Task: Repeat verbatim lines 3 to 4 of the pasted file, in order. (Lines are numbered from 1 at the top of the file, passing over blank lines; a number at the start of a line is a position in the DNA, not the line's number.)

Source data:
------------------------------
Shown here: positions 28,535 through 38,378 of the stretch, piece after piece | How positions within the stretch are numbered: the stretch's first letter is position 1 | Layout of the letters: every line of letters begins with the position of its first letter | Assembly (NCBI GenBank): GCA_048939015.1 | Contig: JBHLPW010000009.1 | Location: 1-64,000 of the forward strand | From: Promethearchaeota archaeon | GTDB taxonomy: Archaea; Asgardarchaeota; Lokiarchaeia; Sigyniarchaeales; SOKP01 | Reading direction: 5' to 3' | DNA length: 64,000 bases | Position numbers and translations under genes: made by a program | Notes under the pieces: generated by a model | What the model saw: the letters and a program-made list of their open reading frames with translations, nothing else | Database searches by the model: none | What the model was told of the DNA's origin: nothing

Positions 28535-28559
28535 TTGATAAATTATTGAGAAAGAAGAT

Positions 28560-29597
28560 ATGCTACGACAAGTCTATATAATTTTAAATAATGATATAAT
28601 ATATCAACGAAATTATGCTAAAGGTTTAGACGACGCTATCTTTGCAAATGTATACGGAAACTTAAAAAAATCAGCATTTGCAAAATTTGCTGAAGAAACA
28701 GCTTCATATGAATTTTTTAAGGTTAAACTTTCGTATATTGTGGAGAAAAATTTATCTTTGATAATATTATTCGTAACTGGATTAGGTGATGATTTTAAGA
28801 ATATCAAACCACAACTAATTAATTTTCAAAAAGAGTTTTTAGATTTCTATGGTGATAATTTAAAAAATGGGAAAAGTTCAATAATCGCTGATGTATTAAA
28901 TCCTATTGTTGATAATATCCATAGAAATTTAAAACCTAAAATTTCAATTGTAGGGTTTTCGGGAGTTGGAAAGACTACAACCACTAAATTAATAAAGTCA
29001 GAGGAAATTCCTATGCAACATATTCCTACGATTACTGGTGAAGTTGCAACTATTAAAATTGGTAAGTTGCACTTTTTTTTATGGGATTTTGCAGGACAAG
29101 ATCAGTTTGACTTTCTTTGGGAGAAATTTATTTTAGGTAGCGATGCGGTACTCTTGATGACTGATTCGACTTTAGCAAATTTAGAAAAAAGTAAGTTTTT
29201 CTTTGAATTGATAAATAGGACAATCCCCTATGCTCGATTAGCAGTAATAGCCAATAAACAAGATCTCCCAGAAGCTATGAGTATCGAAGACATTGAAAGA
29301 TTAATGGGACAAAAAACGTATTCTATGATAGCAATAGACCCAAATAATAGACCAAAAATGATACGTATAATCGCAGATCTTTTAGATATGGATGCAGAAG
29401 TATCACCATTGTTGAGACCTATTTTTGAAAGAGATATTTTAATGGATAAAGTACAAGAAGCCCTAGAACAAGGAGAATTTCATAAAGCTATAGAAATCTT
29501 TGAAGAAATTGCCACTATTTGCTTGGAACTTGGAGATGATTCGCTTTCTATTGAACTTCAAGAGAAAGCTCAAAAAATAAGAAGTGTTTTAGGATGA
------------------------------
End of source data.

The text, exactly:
28535 TTGATAAATTATTGAGAAAGAAGAT

Positions 28560-29597